Phytochemistry Reviews

, Volume 3, Issue 3, pp 275–283 | Cite as

Chemical and biological aspects of sponge secondary metabolites

  • Jean-Claude Braekman
  • Désiré Daloze


Sponge secondary metabolites have been investigated to find potential lead compounds for the development of commercially interesting products. During the Camellia project entitled ‘Environmentally compatible antifouling coatings for the protection of ships, water systems, fish cages and other immersed structures against aquatic growth,’ several analogues of terpenes containing isocyano, thioisocyano, thiocyano and formamide functionalities were synthesized and evaluated for their antifouling activity against the settlement of the barnacle Balanus amphitrite. The best activities were obtained with N-formylated alkylamines the length of the carbon chain of which is comprised between C-11 and C-14. In the aromatic series, the isocyano derivatives showed high antifouling activities. But they were too toxic against many microorganisms to be incorporated in paint formulations. During the Symbiosponge project entitled ‘Biology of sponge natural products’ the methanolic extract of about 230 sponges were submitted to bioassays guided fractionation to isolate bioactive compounds. Several cytostatic sesquiterpene quinones and tryptamine-derived alkaloids were isolated from 4 sponges of the genus Hyrtios. A new 4-sphingenine analogue and a novel polyacetylenic derivative were found to be responsible for the bioactivities of the methanolic extracts of Haliclona vansoesti and Callyspongia pseudoreticulata, respectively.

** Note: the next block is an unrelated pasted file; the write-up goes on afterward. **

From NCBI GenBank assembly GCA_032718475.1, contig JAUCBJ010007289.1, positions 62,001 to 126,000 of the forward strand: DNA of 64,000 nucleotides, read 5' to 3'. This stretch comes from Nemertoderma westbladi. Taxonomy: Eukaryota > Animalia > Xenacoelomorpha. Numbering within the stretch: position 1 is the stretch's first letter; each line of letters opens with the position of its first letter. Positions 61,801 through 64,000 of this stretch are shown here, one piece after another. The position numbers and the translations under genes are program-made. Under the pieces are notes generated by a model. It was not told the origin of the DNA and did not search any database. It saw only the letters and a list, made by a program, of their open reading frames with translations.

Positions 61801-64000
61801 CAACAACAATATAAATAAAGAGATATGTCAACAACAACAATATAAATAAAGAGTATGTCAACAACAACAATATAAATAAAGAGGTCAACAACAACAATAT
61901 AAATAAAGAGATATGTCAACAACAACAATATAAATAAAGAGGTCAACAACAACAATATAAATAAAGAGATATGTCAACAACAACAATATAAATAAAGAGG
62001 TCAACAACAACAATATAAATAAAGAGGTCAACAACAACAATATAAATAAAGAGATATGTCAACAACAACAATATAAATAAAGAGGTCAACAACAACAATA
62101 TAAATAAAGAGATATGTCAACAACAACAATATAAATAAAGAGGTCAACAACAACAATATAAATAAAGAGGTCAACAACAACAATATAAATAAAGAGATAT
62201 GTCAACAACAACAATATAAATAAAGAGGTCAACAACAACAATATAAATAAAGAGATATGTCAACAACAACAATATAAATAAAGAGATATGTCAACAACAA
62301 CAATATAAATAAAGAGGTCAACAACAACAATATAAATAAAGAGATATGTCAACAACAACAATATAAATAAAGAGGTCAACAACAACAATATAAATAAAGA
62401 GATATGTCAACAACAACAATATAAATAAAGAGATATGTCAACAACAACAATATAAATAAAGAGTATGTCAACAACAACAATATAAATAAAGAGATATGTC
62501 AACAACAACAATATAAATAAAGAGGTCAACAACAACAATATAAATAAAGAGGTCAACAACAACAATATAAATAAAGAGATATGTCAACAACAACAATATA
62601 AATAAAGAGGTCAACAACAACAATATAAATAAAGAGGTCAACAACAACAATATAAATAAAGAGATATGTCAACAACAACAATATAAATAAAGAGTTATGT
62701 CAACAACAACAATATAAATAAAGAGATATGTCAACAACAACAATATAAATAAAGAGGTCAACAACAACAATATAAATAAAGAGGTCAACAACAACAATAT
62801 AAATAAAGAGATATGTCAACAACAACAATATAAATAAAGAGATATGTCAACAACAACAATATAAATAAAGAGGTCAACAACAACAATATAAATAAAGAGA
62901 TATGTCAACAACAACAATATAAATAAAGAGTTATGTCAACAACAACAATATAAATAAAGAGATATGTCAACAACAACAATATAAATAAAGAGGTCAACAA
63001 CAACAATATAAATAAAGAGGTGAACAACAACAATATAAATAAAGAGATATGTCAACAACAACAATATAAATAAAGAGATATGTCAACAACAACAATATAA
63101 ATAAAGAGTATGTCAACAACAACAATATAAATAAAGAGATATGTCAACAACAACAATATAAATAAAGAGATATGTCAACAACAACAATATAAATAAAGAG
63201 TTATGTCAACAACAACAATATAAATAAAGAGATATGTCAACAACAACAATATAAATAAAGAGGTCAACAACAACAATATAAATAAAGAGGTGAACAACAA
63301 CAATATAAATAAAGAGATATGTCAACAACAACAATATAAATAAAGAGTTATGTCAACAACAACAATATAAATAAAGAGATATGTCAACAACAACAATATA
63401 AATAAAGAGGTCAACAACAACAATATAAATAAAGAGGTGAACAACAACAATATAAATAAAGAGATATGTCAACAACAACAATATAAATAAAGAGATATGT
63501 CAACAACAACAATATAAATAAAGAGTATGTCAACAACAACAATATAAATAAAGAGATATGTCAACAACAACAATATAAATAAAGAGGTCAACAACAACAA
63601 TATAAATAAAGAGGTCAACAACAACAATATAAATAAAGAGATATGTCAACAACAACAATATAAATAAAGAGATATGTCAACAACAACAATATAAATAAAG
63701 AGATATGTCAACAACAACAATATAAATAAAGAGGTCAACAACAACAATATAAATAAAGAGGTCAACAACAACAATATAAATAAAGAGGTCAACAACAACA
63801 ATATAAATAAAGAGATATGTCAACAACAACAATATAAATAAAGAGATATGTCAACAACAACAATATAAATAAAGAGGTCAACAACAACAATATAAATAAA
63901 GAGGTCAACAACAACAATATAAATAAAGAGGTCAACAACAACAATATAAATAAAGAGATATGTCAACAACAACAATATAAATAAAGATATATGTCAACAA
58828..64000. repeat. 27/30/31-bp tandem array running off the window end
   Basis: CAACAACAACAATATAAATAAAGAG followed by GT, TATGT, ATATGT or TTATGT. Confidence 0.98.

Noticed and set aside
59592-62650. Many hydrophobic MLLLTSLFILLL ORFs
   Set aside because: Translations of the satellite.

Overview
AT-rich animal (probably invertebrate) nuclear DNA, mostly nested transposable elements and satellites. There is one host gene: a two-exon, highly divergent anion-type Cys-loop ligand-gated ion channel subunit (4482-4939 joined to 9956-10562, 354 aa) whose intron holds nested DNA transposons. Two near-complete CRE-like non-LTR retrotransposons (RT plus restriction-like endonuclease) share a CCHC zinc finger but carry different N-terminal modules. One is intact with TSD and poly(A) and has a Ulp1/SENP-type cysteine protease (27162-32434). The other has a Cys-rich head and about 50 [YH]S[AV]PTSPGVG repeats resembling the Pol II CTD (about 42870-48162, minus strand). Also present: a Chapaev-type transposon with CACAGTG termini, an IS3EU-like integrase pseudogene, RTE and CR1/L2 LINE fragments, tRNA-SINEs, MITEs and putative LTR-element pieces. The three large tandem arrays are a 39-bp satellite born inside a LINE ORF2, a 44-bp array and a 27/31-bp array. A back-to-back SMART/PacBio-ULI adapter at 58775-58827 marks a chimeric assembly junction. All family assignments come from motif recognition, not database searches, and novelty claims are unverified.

antifouling Callyspongia reticulata Haliclona vansoesti Hyrtios sesquiterpene quinones tryptamine-derived alkaloids 


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Copyright information

© Springer 2005

Authors and Affiliations

  1. 1.Department of Organic Chemistry, CP 160/06, Faculty of SciencesUniversity of BrusselsBrusselsBelgium

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